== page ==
Recently I jumped into the ocean with some of the world’s largest mammals, Humpback Whales, as they migrated through the waters of the Kingdom of Tonga, in the South Pacific Ocean. I wanted to take a series of unique portraits and images that I could share with the world to do my little bit to help raise awareness and create an environment where these gentle giants are respected and protected.
In one life changing photo session, I spent over three hours free diving with two bulls (males) and one cow (female). Their inquisitive nature led to a depth of interaction beyond anything I have ever experienced, as each took their turn to welcome me into their world and put on a show for the camera.
Gracefully gliding through the water, basking in the sun’s rays and gently pushing me towards the boat when I was getting tired. There was a connection between us that I hope many people get to experience in their lifetime. In the meantime please enjoy the journey through my lens and the images below.
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Yep, I’m pretty stoked to be here.
This image was recently awarded as 2014 Outdoor Magazine Underwater Image of the Year, so I’m very proud of it. I was approximately 3 meters away from her fin as it sliced through the water.
Taken after a quick visit to the surface for air, this image captures the graceful decent of the whale back into the depths.
An aerial of a Humpback with the sun reflecting off the water. This was taken using a helicam, carrying a Canon 5D Mark3.
One of my favorite images from this assignment. Setting out to capture some detailed portraits, I changed lenses to a Canon 50mm. This image was taken at a distance of around 8m.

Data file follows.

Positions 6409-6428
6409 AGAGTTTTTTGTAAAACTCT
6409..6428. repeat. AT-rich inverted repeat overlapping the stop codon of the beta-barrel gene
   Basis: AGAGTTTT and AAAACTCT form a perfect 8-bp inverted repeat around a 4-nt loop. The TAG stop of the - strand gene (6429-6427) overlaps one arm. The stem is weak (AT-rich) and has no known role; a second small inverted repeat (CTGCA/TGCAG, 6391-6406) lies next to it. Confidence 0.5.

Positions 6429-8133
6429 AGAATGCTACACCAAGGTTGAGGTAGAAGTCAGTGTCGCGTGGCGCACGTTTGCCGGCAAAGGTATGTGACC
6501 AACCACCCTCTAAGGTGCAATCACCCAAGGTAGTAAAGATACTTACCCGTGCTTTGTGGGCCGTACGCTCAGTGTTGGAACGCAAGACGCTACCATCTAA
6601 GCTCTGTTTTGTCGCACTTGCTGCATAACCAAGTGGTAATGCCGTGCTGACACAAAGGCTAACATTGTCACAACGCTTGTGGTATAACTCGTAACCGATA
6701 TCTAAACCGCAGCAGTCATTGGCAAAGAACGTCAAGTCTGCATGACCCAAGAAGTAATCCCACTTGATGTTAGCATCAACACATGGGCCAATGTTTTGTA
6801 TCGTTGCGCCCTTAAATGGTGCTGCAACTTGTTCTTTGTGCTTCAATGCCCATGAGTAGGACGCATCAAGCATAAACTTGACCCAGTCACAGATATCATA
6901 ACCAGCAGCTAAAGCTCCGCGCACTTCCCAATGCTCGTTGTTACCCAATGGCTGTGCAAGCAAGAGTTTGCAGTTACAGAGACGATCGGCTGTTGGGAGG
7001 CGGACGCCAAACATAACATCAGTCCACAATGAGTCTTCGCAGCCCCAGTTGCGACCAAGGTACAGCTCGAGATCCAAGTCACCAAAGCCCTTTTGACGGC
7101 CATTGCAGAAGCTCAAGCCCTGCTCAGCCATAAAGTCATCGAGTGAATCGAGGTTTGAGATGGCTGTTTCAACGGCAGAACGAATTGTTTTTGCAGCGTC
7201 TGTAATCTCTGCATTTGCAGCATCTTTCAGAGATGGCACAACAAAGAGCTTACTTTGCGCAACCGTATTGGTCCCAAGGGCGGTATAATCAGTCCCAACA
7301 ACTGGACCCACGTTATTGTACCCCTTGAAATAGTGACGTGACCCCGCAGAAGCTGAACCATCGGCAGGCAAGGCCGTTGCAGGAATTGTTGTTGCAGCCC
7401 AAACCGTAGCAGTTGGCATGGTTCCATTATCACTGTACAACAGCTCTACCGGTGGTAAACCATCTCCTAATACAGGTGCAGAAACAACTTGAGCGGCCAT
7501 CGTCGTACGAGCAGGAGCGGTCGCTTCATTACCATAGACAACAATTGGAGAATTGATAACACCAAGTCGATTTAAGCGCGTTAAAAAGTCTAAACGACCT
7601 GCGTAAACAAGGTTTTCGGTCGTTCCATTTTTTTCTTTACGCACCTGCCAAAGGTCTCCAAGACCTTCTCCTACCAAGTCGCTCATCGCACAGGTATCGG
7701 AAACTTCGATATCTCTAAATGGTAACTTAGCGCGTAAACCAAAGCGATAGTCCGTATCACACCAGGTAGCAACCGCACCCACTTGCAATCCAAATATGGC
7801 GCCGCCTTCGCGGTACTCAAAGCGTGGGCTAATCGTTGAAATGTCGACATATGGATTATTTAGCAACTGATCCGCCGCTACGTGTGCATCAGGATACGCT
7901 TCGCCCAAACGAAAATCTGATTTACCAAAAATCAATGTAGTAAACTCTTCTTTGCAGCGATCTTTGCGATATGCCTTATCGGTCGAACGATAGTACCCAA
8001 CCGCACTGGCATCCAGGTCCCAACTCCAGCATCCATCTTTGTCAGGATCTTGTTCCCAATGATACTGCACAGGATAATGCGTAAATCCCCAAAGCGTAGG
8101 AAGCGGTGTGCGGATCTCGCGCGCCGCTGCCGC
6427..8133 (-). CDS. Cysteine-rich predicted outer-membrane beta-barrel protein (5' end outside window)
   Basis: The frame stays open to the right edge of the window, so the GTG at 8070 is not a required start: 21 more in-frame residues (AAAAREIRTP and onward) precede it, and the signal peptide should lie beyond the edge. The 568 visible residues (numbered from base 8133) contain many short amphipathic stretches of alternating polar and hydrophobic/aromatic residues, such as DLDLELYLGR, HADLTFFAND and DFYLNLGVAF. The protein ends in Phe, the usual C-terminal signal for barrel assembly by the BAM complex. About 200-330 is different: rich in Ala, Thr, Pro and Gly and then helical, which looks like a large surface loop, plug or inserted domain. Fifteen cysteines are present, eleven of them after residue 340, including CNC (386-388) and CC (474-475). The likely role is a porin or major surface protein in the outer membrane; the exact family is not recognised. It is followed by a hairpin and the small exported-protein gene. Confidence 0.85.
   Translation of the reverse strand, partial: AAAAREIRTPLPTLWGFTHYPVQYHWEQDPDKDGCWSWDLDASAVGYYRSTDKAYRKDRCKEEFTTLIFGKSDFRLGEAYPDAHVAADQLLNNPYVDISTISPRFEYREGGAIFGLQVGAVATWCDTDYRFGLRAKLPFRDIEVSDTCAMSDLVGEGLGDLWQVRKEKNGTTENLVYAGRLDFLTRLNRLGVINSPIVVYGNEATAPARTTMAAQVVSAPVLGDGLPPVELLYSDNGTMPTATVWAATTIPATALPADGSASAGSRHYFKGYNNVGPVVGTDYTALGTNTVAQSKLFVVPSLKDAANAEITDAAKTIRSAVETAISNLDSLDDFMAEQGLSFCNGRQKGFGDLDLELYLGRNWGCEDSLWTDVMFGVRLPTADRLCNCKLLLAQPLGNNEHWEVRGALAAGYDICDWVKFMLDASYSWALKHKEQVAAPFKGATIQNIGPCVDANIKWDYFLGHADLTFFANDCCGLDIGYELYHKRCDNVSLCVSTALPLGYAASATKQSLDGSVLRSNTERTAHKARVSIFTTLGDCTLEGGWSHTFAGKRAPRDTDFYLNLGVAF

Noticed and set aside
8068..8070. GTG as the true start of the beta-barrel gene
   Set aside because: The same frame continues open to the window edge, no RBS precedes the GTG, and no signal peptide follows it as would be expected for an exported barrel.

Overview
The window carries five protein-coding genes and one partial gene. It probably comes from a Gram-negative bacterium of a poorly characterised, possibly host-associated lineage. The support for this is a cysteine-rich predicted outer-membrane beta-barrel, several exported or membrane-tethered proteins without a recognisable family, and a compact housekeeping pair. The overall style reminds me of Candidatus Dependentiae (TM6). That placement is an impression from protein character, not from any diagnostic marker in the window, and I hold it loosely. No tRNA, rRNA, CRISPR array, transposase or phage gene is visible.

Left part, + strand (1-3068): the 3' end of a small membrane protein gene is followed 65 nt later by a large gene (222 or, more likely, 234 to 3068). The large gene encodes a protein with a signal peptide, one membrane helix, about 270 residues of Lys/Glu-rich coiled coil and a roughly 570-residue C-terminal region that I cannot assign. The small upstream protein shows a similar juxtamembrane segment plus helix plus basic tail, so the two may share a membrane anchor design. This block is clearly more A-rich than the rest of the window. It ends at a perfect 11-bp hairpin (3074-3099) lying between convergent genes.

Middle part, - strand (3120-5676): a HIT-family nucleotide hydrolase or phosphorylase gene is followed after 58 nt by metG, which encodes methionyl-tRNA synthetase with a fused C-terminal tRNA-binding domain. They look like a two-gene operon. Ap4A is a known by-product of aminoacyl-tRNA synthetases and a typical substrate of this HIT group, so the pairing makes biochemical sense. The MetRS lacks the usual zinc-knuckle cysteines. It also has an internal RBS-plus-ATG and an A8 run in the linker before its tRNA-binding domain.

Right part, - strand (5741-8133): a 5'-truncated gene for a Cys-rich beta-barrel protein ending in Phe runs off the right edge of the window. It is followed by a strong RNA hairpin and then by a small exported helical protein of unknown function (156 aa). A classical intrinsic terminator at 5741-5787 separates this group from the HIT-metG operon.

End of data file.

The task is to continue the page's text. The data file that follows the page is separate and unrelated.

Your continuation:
This particular image was taken approximately 5 meters from the subjects. As this was taken, I was swimming back to the boat and felt something following me – I turned around and my new friends were close behind keen to keep on playing.
This extreme close up was taken approximately 6 foot away from her tail. The movement generated from the flick of the tail forced me back, but only after I managed to capture this.
A super close up of a Humpbacks fin
A close up of Barnacles which grow on the Humpback.
Head image of a female Humpback
Continuing the portrait series, the detail in this image made it a stand out for me.
Accompanied by a male companion above, this female whale glided past my lens. I chose to making the image black and white, to remove any potential distraction from the subject and to emphasise the emotion and grace which naturally occurs within the image.
A young Humpback heads back down to feed.
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